Danvers, MA – Hollywood Hits closed for good

posted by ThrHistoricalSociety on September 7, 2016 at 11:32 am

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From the Salem News: Due to a number variables, the credits have rolled on the independent movie theater Hollywood Hits, which closed Monday night.

“We regret to inform you that we have closed,” the theater said on its website. “We thank all of our customers for their patronage over the past 17 years.”

Since 1999, the small, independent cinema at 7 Hutchinson Drive showed movies on the North Shore as a low-price alternative to seeing films in large multiplexes.

It was a place to catch both first-run movies and movies that appealed to the art crowd. Its concessions were also less expensive than those at the chains.

Reached by phone Tuesday, owner and Beverly resident Scott Przybycien confirmed the announcement.

“That is true,” he said. “We closed the doors last night.”

Przybycien said he was “heavy-hearted” having to close up the cinema building for the last time.

The theater, visible from Route 128 north, had been a corporate chain until 1999, when Loews left the location for a space in the Liberty Tree Mall, Przybycien said.

In 1999, Hollywood Hits started off as a discount theater, but changes in the industry saw it become an art house that also showed first-run films.

In recent years, Hollywood Hits was able to run the same mainstream blockbusters as the AMC Loews Liberty Tree Mall 20, and Przybycien said his theater was doing well with this product.

In May, “X-Men: Apocalypse” was the first movie that 20th Century Fox dropped clearances to allow both the chain theaters and the independents to run the same films at the same time, Przybycien said. That was good news.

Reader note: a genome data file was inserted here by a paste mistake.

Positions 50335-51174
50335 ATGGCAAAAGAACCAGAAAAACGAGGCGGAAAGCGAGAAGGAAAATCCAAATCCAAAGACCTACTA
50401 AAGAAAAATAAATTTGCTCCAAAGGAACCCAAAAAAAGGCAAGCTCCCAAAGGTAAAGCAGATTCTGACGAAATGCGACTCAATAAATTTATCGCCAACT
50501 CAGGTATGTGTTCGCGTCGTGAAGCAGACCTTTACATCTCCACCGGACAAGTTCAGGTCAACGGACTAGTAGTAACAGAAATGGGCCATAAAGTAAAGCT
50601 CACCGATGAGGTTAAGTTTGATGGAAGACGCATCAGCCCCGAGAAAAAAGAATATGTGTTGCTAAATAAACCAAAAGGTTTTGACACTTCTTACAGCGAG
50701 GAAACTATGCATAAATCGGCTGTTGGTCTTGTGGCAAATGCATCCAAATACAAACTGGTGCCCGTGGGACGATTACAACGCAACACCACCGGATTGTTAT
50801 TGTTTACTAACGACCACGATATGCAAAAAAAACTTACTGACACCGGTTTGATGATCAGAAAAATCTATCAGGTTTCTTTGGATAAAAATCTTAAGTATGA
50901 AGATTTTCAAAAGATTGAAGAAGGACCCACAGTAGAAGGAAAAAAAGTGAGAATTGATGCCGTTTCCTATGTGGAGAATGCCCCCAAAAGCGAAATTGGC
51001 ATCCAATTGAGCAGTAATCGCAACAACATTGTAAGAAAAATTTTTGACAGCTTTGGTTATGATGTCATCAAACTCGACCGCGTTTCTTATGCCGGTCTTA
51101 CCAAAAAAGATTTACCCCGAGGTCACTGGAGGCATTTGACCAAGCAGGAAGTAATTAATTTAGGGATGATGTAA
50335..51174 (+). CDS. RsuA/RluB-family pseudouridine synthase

But a number of factors conspired to keep Hollywood Hits from showing the hits well into the future.

First, more high-quality art movies were going direct to on-demand formats and DVD, a less expensive method of distribution. That diminished Hollywood Hits’ art audience, Przybycien said.

The theater was also competing with larger chains whose showtimes would come up first in online searches.

In 2015, Hollywood Hits turned to the crowdfunding site Indiegogo in an effort to raise $150,000 to replace its seats with cloth and vinyl recliners, along with an improved layout with plenty of leg room.

The money would have gone toward a $250,000 total investment, described as the first step of a multi-phase renovation which would have eventually included a redesign and rebranding of the theater, according to the crowdfunding campaign’s site. The cinema had already upgraded to digital equipment, and improved screens and sound in its theaters.

However, the crowdfunding campaign fell far short of its goal, and the theater was unable to complete the renovations.

The near perfect summer weather may have been the last straw, Przybycien said, with moviegoers flocking to the beach instead of to the theater, which is usually a rainy-day activity.

“The movie business is not dead,” Przybycien said. He said changes in the industry and his lack of deep pockets meant he could not continue.

With the theater going into its slow fall period amid a drop in the art audience, Przybycien said the theater could not recover, and he had to shut down.

“We had a good clientele who knows how hard we work,” he said.

Hollywood Hits was a labor of love for Przybycien, who purchased the theater in mid-2014. He has been with the company since the day the theater opened. In fact, he started working at the theater in 1995 when it was a Loews. When the location closed as a chain theater, he worked for a theater in Boston for a year, then came back to help run Hollywood Hits, which maintained a dedicated staff over the years.

“Everybody on the North Shore loves that building,” Przybycien said. He hopes people support independent theaters in Salem and Gloucester to keep those theaters going.

Story at: http://www.salemnews.com/news/local_news/updated-hollywood-hits-closed-for-good/article_36ae57c0-b87d-5d56-b251-83c75cb6f551.html

ABOUT THEATRE HISTORICAL SOCIETY OF AMERICA: Founded by Ben Hall in 1969, the Theatre Historical Society of America (THS) celebrates, documents and promotes the architectural, cultural and social relevance of America’s historic theatres. Through its preservation of the collections in the American Theatre Architecture Archive, its signature publication Marquee™ and Conclave Theatre Tour, THS increases awareness, appreciation and scholarly study of America’s theatres.

Learn more about historic theatres in the THS American Theatre Architecture Archives and on our website at historictheatres.org

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